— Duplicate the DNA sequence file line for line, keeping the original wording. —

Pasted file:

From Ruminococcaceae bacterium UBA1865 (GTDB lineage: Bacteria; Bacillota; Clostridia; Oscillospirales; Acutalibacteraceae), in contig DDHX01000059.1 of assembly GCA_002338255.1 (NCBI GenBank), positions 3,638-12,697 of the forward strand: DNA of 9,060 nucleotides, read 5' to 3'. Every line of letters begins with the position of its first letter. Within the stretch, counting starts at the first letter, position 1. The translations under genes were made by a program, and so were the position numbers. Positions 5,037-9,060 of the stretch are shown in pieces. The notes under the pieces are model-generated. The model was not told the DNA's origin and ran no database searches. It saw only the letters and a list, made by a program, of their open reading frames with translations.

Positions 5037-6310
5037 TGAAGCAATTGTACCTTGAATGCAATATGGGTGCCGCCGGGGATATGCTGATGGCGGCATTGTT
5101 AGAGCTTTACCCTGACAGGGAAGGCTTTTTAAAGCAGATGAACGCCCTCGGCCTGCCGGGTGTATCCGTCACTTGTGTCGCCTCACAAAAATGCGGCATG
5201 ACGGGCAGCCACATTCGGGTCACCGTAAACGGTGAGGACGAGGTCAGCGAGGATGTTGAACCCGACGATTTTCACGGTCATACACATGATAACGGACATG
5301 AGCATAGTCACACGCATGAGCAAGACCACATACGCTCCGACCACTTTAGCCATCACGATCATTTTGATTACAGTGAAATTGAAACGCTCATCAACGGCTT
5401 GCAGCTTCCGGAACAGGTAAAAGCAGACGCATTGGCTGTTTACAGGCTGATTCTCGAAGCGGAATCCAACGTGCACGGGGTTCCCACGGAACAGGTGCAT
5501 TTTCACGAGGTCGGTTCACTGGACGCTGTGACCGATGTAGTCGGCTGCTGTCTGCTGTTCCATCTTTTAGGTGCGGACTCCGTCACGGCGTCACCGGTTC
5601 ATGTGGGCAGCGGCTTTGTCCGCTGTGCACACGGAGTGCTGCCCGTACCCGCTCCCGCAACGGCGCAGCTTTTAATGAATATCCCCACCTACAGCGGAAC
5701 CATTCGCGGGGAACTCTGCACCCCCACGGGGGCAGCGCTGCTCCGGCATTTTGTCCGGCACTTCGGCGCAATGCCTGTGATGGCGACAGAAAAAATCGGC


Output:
From Ruminococcaceae bacterium UBA1865 (GTDB lineage: Bacteria; Bacillota; Clostridia; Oscillospirales; Acutalibacteraceae), in contig DDHX01000059.1 of assembly GCA_002338255.1 (NCBI GenBank), positions 3,638-12,697 of the forward strand: DNA of 9,060 nucleotides, read 5' to 3'. Every line of letters begins with the position of its first letter. Within the stretch, counting starts at the first letter, position 1. The translations under genes were made by a program, and so were the position numbers. Positions 5,037-9,060 of the stretch are shown in pieces. The notes under the pieces are model-generated. The model was not told the DNA's origin and ran no database searches. It saw only the letters and a list, made by a program, of their open reading frames with translations.

Positions 5037-6310
5037 TGAAGCAATTGTACCTTGAATGCAATATGGGTGCCGCCGGGGATATGCTGATGGCGGCATTGTT
5101 AGAGCTTTACCCTGACAGGGAAGGCTTTTTAAAGCAGATGAACGCCCTCGGCCTGCCGGGTGTATCCGTCACTTGTGTCGCCTCACAAAAATGCGGCATG
5201 ACGGGCAGCCACATTCGGGTCACCGTAAACGGTGAGGACGAGGTCAGCGAGGATGTTGAACCCGACGATTTTCACGGTCATACACATGATAACGGACATG
5301 AGCATAGTCACACGCATGAGCAAGACCACATACGCTCCGACCACTTTAGCCATCACGATCATTTTGATTACAGTGAAATTGAAACGCTCATCAACGGCTT
5401 GCAGCTTCCGGAACAGGTAAAAGCAGACGCATTGGCTGTTTACAGGCTGATTCTCGAAGCGGAATCCAACGTGCACGGGGTTCCCACGGAACAGGTGCAT
5501 TTTCACGAGGTCGGTTCACTGGACGCTGTGACCGATGTAGTCGGCTGCTGTCTGCTGTTCCATCTTTTAGGTGCGGACTCCGTCACGGCGTCACCGGTTC
5601 ATGTGGGCAGCGGCTTTGTCCGCTGTGCACACGGAGTGCTGCCCGTACCCGCTCCCGCAACGGCGCAGCTTTTAATGAATATCCCCACCTACAGCGGAAC
5701 CATTCGCGGGGAACTCTGCACCCCCACGGGGGCAGCGCTGCTCCGGCATTTTGTCCGGCACTTCGGCGCAATGCCTGTGATGGCGACAGAAAAAATCGGC